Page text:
American Heritage® Dictionary of the English Language, Fourth Edition
- n. Music Identity of pitch; the interval of a perfect prime.
- n. Music The combination of parts at the same pitch or in octaves.
- n. The act or an instance of speaking the same words simultaneously by two or more speakers.
- n. An instance of agreement; concord.
- idiom. in unison In complete agreement; harmonizing exactly.
- idiom. in unison At the same time; at once.
Century Dictionary and Cyclopedia
- Sounding alone; unisonous.
- In music, sounded simultaneously; specifically, noting two or more voice-parts that are coincident in pitch, or a passage or effect thus produced.
- n. In music: The interval, melodic or harmonic, between any tone and a tone of exactly the same pitch; a perfect prime, acoustically represented by the ratio 1:1. The term is also used as a synonym of prime (as, an augmented unison), though this is objectionable.
- n. The interval of the octave, especially when occurring between male and female voices, or between higher and lower instruments of the same class.
- n. The state of sounding at the same pitch—that is, of being at the interval of a unison.
- n. A single unvaried tone; a monotone. Same as unison string.
- n. Accordance; agreement; harmony; concord.
- n. The state of being together, in harmony, at the same time, as one, synchronized.
- n. music The simultaneous playing of an identical note more than once.
GNU Webster's 1913
- n. Harmony; agreement; concord; union.
- n. (Mus.) Identity in pitch; coincidence of sounds proceeding from an equality in the number of vibrations made in a given time by two or more sonorous bodies. Parts played or sung in octaves are also said to be in
unison, or in octaves.
- n. rare A single, unvaried.
- adj. obsolete Sounding alone.
- adj. (Mus.) Sounded alike in pitch; unisonant; unisonous.
- n. corresponding exactly
- n. (music) two or more sounds or tones at the same pitch or in octaves
- n. occurring together or simultaneously
- From Middle English "unisoun", from Middle French "unisson", from Medieval Latin unisonus having the same sound, from Latin uni- + sonus sound. (Wiktionary)
- Middle English, from Old French, from Medieval Latin ūnisonus, in unison, from Late Latin, monotonous : Latin ūni-, uni- + Latin sonus, sound; see swen- in Indo-European roots. (American Heritage® Dictionary of the English Language, Fourth Edition)
“January 27th, 2007 at 5: 11 am PST leaving a smug nest of do-gooders behind to fix all of our problems by complaining about them in unison typical right-wing rant. this blog’s author attacks companies all the time for all sorts of stuff, but gosh forbid somebody else do it, then it’s a just ‘a smug nest of do-gooders‘ trying to ‘fix all of our problems by complaining about them in unison‘.”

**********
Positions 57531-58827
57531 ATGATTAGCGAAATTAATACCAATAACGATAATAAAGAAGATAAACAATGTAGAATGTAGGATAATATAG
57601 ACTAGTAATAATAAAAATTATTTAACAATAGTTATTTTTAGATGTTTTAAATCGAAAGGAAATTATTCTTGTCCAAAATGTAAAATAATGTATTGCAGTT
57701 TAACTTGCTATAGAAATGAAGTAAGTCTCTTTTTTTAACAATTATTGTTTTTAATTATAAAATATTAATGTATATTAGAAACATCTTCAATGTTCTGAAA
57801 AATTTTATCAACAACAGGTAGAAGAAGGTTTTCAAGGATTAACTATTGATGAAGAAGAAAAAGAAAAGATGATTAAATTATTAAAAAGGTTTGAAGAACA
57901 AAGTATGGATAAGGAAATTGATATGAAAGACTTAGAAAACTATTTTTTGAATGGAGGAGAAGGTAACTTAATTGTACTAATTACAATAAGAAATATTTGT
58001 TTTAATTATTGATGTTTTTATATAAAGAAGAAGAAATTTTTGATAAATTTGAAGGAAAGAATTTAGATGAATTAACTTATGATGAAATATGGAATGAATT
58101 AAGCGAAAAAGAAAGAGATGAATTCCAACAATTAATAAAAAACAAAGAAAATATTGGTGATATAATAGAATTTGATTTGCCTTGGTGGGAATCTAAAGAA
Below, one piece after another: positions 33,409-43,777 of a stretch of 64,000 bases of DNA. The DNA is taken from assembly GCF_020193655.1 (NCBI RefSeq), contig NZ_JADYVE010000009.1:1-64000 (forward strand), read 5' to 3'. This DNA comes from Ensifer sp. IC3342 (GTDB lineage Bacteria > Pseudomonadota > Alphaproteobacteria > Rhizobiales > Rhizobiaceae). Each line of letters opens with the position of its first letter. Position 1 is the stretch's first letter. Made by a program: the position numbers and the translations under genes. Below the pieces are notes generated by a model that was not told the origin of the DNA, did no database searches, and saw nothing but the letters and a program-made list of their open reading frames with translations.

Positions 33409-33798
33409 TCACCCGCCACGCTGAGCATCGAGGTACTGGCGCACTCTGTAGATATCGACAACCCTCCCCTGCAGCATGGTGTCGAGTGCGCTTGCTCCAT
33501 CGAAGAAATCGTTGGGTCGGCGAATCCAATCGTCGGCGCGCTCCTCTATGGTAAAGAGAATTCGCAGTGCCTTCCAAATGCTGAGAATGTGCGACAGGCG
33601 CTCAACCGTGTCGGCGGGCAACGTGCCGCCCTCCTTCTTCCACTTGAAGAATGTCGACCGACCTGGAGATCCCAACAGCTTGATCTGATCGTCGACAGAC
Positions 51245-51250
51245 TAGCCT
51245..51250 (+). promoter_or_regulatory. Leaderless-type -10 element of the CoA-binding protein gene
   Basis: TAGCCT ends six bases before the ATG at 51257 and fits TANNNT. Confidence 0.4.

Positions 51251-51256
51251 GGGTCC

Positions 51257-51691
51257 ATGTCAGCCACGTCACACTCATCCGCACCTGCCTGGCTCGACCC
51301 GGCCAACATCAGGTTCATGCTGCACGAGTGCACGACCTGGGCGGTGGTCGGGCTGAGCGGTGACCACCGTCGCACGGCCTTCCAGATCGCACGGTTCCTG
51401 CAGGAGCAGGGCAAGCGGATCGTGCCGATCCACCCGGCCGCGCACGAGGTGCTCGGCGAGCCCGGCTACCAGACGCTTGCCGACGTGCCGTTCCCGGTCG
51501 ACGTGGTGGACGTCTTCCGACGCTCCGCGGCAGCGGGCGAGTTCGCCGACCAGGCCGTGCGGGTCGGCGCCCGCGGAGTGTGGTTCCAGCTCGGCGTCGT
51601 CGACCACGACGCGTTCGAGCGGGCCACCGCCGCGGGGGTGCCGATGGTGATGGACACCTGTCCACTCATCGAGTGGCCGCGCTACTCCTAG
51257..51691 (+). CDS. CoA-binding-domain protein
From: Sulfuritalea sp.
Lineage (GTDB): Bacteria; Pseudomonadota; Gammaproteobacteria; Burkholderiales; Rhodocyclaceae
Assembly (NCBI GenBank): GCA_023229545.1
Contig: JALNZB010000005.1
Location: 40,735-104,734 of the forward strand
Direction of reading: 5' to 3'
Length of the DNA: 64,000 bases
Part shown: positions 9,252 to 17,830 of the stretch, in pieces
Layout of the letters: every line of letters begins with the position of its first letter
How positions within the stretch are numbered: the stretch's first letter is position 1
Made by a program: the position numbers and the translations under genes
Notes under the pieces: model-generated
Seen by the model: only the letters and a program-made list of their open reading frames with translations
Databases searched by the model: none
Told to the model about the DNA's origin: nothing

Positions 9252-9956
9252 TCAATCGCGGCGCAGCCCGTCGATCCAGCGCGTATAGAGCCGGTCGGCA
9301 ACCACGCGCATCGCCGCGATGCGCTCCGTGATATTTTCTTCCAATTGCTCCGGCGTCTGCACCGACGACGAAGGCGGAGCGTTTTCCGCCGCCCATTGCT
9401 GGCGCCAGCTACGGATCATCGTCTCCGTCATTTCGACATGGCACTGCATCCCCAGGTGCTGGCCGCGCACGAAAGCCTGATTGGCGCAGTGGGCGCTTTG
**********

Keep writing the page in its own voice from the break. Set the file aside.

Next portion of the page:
“But the extended prayer in unison is a metallic Procrusteanism, which absolutely defies the rationale of the whole business, which is the communication of meaning.”
“Margie and Gillam said in unison from the back seat "Lang --" but Ginny turned swiftly and began explaining in a low voice that "Pardon my French" was Texas for "Point taken and appreciated.”
“#373 patrick5-the thought of their drool hitting their keyboards in unison is rather an entertaining one.”
“Just before coming back on air from the commercial, the crew counted down in unison:”
“But unlike a regular dimmer the Leviton was able to dim all the bulbs in unison in a light fixture with multiple bulbs and when dimming rooms where multiple lights are controlled by one switch.”
“Former Prime Minister Shinzo Abe welcomed guests to the new "friendship garden," greeting a crowd of children that responded, in unison, with a pitch-perfect "ohayo gozaimasu," or good morning.”
“Last year Photoshop guru Scott Kelby thought it would be fun to get photographers out from behind their computers onto the streets, mingling with other like-minded camera buffs in unison on a worldwide "Photo Walk.”
“Be a wolf john C and howl with the other wolves, when we all howl to the huntress moon in unison the sheeple will tremble with fear for those that decide theire own destiny ...”
“The grim and silent figures swayed in unison with each heave of the ship.”
These user-created lists contain the word ‘unison’.
A list of words that are odd or words that I have looked up.
Words only (I left out the expressions) from Geza Kerenyi's EN-HU interpreters' dictionary. Most of them pose some difficulty when interpreted between HU and EN in either or both directions.
With focus on non-classical styles, but not excluding terms of the latter.
Just some words I happen to enjoy. Some thread-worn, some not.
Nowhere else to put these yet.
Words that I use regularly and consider mine.
I'm trying to memorize melodic intervals by tagging common songs that start with them. For example Happy Birthday is a good way to remember a major second, and so on. Feel free to suggest weird old...
as the title says
Looking for tweets for unison.